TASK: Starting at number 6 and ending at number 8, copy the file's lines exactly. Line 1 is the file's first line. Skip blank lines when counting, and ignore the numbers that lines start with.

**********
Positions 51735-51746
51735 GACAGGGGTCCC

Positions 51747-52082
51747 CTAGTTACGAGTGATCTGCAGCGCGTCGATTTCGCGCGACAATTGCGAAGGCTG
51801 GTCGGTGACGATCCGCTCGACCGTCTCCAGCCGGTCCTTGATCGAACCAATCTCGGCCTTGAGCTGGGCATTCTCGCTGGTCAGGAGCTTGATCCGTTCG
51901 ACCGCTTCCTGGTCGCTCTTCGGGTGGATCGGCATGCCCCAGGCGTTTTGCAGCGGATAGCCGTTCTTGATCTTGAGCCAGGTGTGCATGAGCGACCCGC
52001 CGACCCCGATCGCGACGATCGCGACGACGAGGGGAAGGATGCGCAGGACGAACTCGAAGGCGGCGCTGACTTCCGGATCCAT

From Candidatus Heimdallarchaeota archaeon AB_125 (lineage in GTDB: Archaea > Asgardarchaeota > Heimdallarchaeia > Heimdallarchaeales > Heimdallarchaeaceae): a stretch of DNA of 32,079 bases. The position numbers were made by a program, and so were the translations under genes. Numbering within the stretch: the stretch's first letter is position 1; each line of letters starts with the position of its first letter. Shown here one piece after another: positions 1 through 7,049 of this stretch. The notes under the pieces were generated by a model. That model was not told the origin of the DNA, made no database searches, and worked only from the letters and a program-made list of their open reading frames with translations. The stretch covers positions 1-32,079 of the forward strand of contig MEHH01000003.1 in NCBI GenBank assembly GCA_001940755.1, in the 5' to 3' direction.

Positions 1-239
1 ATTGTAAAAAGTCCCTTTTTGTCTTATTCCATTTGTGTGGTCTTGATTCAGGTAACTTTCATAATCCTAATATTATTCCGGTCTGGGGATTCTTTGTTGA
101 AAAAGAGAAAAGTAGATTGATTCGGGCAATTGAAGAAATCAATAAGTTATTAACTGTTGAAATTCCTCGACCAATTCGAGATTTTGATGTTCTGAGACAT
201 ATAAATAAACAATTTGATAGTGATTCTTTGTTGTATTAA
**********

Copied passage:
51901 ACCGCTTCCTGGTCGCTCTTCGGGTGGATCGGCATGCCCCAGGCGTTTTGCAGCGGATAGCCGTTCTTGATCTTGAGCCAGGTGTGCATGAGCGACCCGC
52001 CGACCCCGATCGCGACGATCGCGACGACGAGGGGAAGGATGCGCAGGACGAACTCGAAGGCGGCGCTGACTTCCGGATCCAT

From Candidatus Heimdallarchaeota archaeon AB_125 (lineage in GTDB: Archaea > Asgardarchaeota > Heimdallarchaeia > Heimdallarchaeales > Heimdallarchaeaceae): a stretch of DNA of 32,079 bases. The position numbers were made by a program, and so were the translations under genes. Numbering within the stretch: the stretch's first letter is position 1; each line of letters starts with the position of its first letter. Shown here one piece after another: positions 1 through 7,049 of this stretch. The notes under the pieces were generated by a model. That model was not told the origin of the DNA, made no database searches, and worked only from the letters and a program-made list of their open reading frames with translations. The stretch covers positions 1-32,079 of the forward strand of contig MEHH01000003.1 in NCBI GenBank assembly GCA_001940755.1, in the 5' to 3' direction.